There’s an incantatory, mesmerizing quality to We Players’ “Roman Women,” which, with Shakespeare’s “Julius Caesar” as a gossamer framework, comprises original songs (score by Charlie Gurke); circular, choreographed movement; grave prophecies and existential musings; and excerpts from the tragedy itself.
The production features an excellent chorus of five women (Micael Bogar, Julie Douglas, Lauren Hayes, Baily Hopkins and Emily Stone) plus the Roman goddess of wisdom, Minerva (Britt Lauer), who presides majestically over the activities.
By turns solemn, poetic and playful, the show includes modern-day dialogue and ad libs, and plenty of antics, including raunchy comedy scenes in which the women tease each other, confide, gossip, squabble and role-play, suggesting a jigsaw puzzle of a “Julius Caesar” from a female, #MeToo perspective.
The only men in this production, conceived and directed by endlessly inventive We Players founder/artistic director Ava Roy, are the tattered street musicians on percussion and trombone who wander about and lurk in corners.
In fact, everyone wanders in this almost-two-hour show, including the audience: Patrons follow the performers as the early evening light wanes in the windy rotunda of the Palace of Fine Arts, with its alcoves, pathways, grandiose archways and expanses.
The Players make good use of the gorgeous setting, and of their proximity to the audience.
It’s a partially interactive show, as the Roman women — beautifully dressed by costumer Brooke Jennings in suggestions of Roman attire: pink robes with lavender and white accents, capes and skirts billowing in the breeze — weave among the audience, speaking directly to them (“Beware the Ides of March,” they murmur, and “Beware of fake news”).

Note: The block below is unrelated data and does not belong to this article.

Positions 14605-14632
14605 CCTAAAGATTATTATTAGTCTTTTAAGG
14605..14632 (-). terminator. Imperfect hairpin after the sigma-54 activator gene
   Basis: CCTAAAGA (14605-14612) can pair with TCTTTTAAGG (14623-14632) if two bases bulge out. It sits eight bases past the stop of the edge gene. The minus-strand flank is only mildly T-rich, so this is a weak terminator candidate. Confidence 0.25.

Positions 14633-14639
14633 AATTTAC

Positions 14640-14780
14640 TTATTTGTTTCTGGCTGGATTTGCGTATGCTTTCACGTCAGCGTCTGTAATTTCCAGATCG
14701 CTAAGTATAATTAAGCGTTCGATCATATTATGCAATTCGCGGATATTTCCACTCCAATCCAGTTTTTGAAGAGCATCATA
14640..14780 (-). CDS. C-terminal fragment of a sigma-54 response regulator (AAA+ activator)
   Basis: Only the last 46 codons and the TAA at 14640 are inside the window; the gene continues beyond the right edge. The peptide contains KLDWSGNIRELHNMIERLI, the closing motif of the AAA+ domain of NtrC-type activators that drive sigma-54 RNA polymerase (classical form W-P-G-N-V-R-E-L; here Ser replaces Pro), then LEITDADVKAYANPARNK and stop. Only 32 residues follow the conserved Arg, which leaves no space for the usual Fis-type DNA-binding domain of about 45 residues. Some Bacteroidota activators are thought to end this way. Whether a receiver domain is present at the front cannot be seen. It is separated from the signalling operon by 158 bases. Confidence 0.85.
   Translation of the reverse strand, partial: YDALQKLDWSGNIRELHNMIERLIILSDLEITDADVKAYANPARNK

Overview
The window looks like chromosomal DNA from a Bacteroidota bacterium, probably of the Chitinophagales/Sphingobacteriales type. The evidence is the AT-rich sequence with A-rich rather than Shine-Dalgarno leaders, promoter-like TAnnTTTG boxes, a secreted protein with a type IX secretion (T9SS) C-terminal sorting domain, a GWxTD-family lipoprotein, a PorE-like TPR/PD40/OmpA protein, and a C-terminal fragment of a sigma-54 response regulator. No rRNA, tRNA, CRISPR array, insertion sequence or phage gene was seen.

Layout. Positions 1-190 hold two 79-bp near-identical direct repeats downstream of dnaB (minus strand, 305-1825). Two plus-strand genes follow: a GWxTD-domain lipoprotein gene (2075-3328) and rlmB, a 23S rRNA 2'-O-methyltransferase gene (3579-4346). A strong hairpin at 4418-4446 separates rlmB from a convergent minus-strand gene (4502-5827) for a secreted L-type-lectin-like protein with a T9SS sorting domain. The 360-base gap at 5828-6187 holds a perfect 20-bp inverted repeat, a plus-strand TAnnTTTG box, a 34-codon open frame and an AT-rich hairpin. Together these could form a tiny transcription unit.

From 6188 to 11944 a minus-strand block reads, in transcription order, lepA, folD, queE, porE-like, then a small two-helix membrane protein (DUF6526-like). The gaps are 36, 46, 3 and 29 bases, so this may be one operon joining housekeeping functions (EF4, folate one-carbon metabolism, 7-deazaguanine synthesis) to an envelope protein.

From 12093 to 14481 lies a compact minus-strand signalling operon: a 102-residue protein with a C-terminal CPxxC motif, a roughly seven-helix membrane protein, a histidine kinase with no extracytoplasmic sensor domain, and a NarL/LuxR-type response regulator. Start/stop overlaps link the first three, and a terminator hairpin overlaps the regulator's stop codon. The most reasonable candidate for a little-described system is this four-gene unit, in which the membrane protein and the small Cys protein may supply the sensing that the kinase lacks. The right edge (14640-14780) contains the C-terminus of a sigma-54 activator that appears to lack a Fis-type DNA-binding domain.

And a dazed seer reads palms with intense eye contact. (We Players is all about audience-actor eye contact.)
Roy intends for “Roman Women” to represent a cycle, a ritual that, as she writes in the program, weaves through time as the women search for, and re-create among themselves, some version of the emperor Caesar, the all-powerful male figure.
Accordingly, don’t expect a clear narrative arc, or to actually see the emperor assassinated in the space, which at times represents the Roman forum.
The women’s singing voices are lovely within the rotunda’s acoustics, their monologues from “Julius Caesar” and other text impassioned and clear, and the steady repetitions of movement and choral chants (some in Latin) are hypnotic.
Site-specific work this sensorial, this well done, is its own raison d’être.
Presented by We Players
Where: Palace of Fine Arts, 3301 Lyon St., S.F.
When: Fridays-Sundays; plus closing Monday, May 28
Tickets: $30 to $60
Note: Performances through May 20 start at 6:30 p.m.; shows May 25-28 are at 7 p.m.